To the rescue
Port Aransas wildlife rehabilitators have rescued two of several birds spotted recently with blow darts protruding from their bodies, and community members have put together a reward of at least $1,000 for information leading to the successful prosecution of those responsible for the cruelty.
Four birds - three laughing gulls and a grackle - have been seen recently flying around Port Aransas with blow darts hanging from their bodies, said Tony Amos, director of the Animal Rehabilitation Keep (ARK), a facility that mends sick and injured wildlife on the grounds of the University of Texas Marine Science Institute.
Rescuers have been able to catch one gull, nurse it back to health and release it, Amos said.
On Padre Island, a man with a cast net caught a relatively rare American oystercatcher, a shore bird that was walking around the beach with two darts in its body on Friday, Oct. 10. The bird was taken to the ARK. Amos said its prognosis was good.
The blow-dart attacks are illegal, but neither police nor wildlife authorities have made arrests in the cases.
Amos wrote sharply about the attacks in his "Island observer" column in last week's South Jetty. News of the incidents also angered Nan Dietert, who, with her husband, Lyndon Holcomb, writes the "For the birds" column in the South Jetty.
Dietert first learned of the incidents by reading Amos's column. She threw the newspaper to the floor when she saw a photo of the oystercatcher with two darts in its body.
"It was just the blatant cruelty and senselessness of it," Dietert said.
Dietert quickly raised $1,000 in donations from community members to create a fund to be rewarded to anyone who can provide information leading to the arrest of the person responsible for the attacks on the birds.
Amos wasn't surprised by the size of the reward fund or how fast it came together.
"When people saw that helpless bird with two darts sticking in it, that hit a trigger," Amos told a television news crew at the ARK Tuesday. "They felt we've got to get these people."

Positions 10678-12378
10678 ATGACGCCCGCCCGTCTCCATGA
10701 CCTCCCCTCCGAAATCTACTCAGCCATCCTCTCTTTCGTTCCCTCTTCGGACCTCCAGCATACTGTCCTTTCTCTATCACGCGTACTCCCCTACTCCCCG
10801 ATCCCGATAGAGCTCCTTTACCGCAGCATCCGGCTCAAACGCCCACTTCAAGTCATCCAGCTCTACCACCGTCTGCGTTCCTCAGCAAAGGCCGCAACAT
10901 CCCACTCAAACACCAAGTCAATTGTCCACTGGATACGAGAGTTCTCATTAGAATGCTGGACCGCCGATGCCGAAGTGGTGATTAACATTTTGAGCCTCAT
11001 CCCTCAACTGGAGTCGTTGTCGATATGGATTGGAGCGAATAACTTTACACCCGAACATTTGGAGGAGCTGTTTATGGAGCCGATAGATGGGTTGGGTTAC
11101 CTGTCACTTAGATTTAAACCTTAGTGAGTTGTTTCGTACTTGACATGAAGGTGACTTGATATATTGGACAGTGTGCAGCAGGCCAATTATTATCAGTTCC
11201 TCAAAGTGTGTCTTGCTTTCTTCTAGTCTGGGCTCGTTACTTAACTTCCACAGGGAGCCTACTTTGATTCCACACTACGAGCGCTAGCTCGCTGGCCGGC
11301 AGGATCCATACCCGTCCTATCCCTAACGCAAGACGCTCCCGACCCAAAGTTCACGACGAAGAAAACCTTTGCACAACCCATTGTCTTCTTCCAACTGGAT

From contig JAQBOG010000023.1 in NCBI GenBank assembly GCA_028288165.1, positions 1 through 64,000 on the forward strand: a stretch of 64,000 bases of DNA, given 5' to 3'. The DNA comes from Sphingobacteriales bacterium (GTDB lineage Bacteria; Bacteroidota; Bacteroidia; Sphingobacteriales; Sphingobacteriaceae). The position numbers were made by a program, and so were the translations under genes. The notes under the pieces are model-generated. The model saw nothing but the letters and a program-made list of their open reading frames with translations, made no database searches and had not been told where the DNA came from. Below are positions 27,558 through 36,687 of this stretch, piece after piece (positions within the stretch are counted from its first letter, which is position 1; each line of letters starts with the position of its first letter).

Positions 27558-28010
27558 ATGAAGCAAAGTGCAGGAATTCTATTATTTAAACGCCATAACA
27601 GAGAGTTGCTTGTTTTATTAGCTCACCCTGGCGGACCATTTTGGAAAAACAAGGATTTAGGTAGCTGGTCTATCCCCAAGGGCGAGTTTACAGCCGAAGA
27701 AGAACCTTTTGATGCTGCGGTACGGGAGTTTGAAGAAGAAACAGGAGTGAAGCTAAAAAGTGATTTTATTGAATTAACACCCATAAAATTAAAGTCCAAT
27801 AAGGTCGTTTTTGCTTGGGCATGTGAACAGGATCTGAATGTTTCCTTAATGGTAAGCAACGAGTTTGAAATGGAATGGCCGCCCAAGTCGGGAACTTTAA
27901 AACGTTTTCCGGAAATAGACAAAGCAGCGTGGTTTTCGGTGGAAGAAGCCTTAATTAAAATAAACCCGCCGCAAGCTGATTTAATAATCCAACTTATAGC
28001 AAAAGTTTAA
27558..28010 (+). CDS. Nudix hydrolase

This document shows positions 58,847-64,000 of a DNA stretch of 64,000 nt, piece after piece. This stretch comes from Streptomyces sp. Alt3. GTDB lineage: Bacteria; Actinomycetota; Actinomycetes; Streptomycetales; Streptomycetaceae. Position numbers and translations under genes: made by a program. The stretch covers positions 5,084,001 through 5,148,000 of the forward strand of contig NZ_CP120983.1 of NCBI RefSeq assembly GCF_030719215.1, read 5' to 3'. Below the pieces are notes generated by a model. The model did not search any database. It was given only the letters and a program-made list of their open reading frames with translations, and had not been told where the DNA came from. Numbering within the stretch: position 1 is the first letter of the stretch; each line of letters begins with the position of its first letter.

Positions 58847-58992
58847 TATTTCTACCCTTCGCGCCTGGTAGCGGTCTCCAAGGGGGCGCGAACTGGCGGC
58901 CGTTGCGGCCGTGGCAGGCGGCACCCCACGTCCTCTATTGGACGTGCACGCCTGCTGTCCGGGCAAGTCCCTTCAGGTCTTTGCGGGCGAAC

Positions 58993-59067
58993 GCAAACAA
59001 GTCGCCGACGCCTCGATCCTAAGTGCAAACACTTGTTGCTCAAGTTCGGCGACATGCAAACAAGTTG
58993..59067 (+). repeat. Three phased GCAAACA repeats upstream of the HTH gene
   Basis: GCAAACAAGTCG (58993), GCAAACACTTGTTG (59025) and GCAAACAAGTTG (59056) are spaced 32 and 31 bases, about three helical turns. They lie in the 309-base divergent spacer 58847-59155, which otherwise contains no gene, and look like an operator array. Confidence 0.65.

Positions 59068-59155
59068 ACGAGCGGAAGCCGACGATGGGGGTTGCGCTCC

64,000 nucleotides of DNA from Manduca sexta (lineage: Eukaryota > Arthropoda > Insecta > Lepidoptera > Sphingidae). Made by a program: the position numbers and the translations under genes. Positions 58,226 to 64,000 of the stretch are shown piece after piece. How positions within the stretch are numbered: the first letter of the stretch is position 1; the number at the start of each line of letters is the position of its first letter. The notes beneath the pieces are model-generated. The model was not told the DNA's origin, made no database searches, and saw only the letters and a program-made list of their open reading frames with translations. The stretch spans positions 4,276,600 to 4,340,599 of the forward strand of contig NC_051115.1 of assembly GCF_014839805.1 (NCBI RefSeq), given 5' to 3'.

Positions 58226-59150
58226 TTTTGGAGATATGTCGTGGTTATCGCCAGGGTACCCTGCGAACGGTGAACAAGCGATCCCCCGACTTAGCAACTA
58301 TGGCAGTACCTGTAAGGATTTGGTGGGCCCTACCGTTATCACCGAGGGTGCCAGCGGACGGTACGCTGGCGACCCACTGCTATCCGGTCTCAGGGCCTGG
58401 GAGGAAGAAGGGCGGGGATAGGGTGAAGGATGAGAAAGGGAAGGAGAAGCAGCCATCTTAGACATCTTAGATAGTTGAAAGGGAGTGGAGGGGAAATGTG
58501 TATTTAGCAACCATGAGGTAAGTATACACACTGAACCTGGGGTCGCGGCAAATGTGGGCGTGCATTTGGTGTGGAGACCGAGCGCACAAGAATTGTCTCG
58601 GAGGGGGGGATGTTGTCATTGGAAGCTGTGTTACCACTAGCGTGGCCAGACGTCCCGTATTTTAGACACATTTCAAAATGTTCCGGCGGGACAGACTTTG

Dietert is working with Tri-County Crime Stoppers, which serves Nueces, San Patricio and Aransas counties and is headquartered at the Aransas Pass Police Department.
APPD Sgt. Gus Perez said Crime Stoppers normally offers its own reward money of up to $1,000 for information leading to the arrest of those responsible for a crime. That's how it will work in the attacks on the birds, he said. He said he will go to the Crime Stoppers Board of Directors to get permission to offer the $1,000 raised by Dietert as a reward in addition to a regular Crime Stoppers reward.
Anyone who has information on the dart attacks may call Tri-County Crime Stoppers at (361) 758-TIPS (8477) or 1-800-245-TIPS. Callers may remain anonymous.
Callers also may contact the U.S. Fish and Wildlife Service in San Antonio at (210) 681-8419 or the Texas Parks and Wildlife Department in Corpus Christi at (361) 289-5566, according to officials with those agencies.
Gary Young is the agent in charge of the Fish and Wildlife Service office in San Antonio, which is responsible for areas of central, west and south Texas. He said his agency will investigate the dart attacks if it receives evidence of who may have committed the crimes.
All of the birds hit by the darts are protected under the federal Migratory Bird Treaty Act, Young said. Violating the act can mean fines up to $5,000 and up to six months in jail, he said.